Twenty years on from Sir Roger Norrington’s pioneering disc of overtures and preludes, ‘period’ Wagner is still a rarity. The precepts of historically informed performance practice have yet to convince many Wagner scholars who harbour deep philosophical misgivings over such ideas as recovering historical ‘truth’, undoing real technical improvements or just replacing one set of dogmas with another. When I suggested to several of them gathered at the Royal Festival Hall on Wednesday evening that Vladimir Jurowski was placing a marker for a period Ring, the general response was, ‘I do hope not’.
So that told me. Nevertheless, this curious 50-minute suite of excerpts from Das Rheingold was fascinating for several reasons. Given his swift and lean Brahms, his work with the Orchestra of the Age of the Enlightenment and the characteristically inquiring way that through both programming and performance Jurowski is unbeholden to a single performing ‘tradition’, the light and airy textures he found in the primal soup of the opera’s prelude should have come as no surprise.
The banter and conversational intimacy of Das Rheingold bring it closest among Wagner’s music-dramas to the character of a modern soap opera (along with the first two acts of Siegfried) – and make it concomitantly the least susceptible, you might think, to the ‘highlights’ treatment which the composer himself was not averse to using if it meant getting his music out to the public. Jurowski circumvented this problem to a certain extent by presenting the first scene complete, along with the opera’s false-bottomed, grandiloquent conclusion. In between, however, was stitched a tatterdemalion thing of cuts and patches, interludes between nothing and links leading nowhere that had the provisional air of useful preparation for a complete performance rather than any coherence of its own, not unlike the first-half treatment meted out by Jurowski a couple of years ago to Strauss’s Die Frau ohne Schatten prior to his conducting the complete opera at the Met. That was even more unsatisfying due to the elimination of voices; even here, it was difficult to understand why, Sergei Leiferkus having revealed that the years have taken little toll so far on the iron centre to his voice and dry wit of his Alberich, we were given the postlude to his piteous curse on the ring in scene 4 but not the curse itself. And could not Harriet Williams as Flosshilde have been prevailed upon to fill in Fricka’s two lines as she gazes upon the completed Valhalla? As it was, Maxim Mikhailov’s Wotan orated into an empty space, literally so in Annabel Arden’s semi-staging, which used the whole width of the Festival Hall choir area.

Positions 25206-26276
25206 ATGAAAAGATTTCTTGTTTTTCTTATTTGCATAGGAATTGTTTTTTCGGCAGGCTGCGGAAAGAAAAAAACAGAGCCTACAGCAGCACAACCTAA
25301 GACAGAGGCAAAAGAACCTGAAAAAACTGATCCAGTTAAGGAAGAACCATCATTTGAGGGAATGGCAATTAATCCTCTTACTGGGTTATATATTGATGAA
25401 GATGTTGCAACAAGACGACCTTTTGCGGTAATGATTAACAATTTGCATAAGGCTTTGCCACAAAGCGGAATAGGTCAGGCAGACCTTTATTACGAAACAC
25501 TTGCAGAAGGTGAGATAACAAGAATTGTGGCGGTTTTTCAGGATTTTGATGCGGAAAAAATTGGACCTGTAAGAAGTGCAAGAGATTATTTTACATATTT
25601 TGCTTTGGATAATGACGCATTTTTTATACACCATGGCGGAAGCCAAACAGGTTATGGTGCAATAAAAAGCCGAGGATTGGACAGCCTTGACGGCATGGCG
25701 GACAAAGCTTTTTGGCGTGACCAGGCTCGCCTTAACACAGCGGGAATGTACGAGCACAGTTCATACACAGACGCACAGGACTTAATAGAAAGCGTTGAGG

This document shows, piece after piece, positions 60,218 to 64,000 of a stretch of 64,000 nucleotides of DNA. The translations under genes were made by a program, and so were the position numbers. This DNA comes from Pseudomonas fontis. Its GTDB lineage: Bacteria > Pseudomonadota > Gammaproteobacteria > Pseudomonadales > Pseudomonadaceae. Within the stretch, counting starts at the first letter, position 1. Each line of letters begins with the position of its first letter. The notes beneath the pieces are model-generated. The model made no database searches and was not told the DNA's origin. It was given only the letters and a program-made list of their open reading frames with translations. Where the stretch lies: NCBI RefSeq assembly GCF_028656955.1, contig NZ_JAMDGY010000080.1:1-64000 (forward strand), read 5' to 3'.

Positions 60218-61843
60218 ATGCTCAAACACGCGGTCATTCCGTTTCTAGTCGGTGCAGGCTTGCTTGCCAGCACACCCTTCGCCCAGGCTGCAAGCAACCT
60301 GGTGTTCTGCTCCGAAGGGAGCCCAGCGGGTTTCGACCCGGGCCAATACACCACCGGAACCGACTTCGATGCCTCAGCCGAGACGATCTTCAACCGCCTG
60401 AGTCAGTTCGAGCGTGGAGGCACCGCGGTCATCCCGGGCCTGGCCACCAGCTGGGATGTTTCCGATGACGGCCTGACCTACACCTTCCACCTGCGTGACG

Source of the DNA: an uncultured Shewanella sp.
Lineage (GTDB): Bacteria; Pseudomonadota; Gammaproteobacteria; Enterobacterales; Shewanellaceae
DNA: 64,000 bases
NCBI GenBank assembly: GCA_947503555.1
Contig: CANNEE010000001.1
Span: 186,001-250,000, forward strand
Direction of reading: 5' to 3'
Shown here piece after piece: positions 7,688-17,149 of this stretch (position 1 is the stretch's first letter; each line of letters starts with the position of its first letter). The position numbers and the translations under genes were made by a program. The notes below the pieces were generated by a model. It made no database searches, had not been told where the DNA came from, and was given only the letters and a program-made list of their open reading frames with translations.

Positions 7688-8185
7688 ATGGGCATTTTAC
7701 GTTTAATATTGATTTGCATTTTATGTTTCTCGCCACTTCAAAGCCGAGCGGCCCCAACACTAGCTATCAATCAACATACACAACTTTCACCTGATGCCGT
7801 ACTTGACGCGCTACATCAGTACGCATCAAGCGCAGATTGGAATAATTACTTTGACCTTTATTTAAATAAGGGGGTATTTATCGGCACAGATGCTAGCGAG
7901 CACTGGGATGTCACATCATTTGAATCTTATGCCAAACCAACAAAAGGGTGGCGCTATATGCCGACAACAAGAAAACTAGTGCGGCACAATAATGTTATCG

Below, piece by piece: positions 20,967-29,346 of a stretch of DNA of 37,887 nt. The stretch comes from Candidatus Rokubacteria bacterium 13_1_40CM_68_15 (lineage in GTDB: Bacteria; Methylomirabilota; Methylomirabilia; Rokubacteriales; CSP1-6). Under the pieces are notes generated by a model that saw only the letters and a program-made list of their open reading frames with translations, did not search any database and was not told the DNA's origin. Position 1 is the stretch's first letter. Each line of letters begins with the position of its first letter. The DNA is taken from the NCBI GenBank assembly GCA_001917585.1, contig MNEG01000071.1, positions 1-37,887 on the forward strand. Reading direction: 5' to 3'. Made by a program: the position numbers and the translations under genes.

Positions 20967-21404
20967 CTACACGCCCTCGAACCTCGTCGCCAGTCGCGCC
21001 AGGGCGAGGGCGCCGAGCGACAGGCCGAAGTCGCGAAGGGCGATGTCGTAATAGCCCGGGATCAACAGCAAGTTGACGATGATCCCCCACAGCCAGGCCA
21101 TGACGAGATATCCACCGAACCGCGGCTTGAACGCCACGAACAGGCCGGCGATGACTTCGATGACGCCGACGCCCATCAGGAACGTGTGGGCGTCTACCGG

Jurowski made the practical but brave decision to place the orchestra on the flat throughout the concert given the acoustic peculiarities of the Royal Festival Hall and vindicated it by keeping them on a tight dynamic leash. The six harps of Wagner’s orchestration rippled through the score. Strings and wind engaged in dialogue no less pointful than the Rhinemaidens and Alberich, who engaged with the comic archetypes that are lost in more inflated – that is to say, nearly all other – performances. Being reminded of Lortzing and Weber, did we lose sight of Wagner? Just the contrary, I’d say.
Since this was my first encounter with Rachmaninov’s one-acter The Miserly Knight, I feel in no position to make detailed comment, though Leiferkus’s assumption of the eponymous misanthrope was hardly more striking than the continual and casual racism of the libretto, at which Wagner himself might have blanched: a miserable little story – ‘pocket tragedies’, Pushkin called this and his stories of similar brevity and such as The Stone Guest – and a worthy companion-piece to Puccini’s Gianni Schicchi, as Jurowski has showed at Glyndebourne.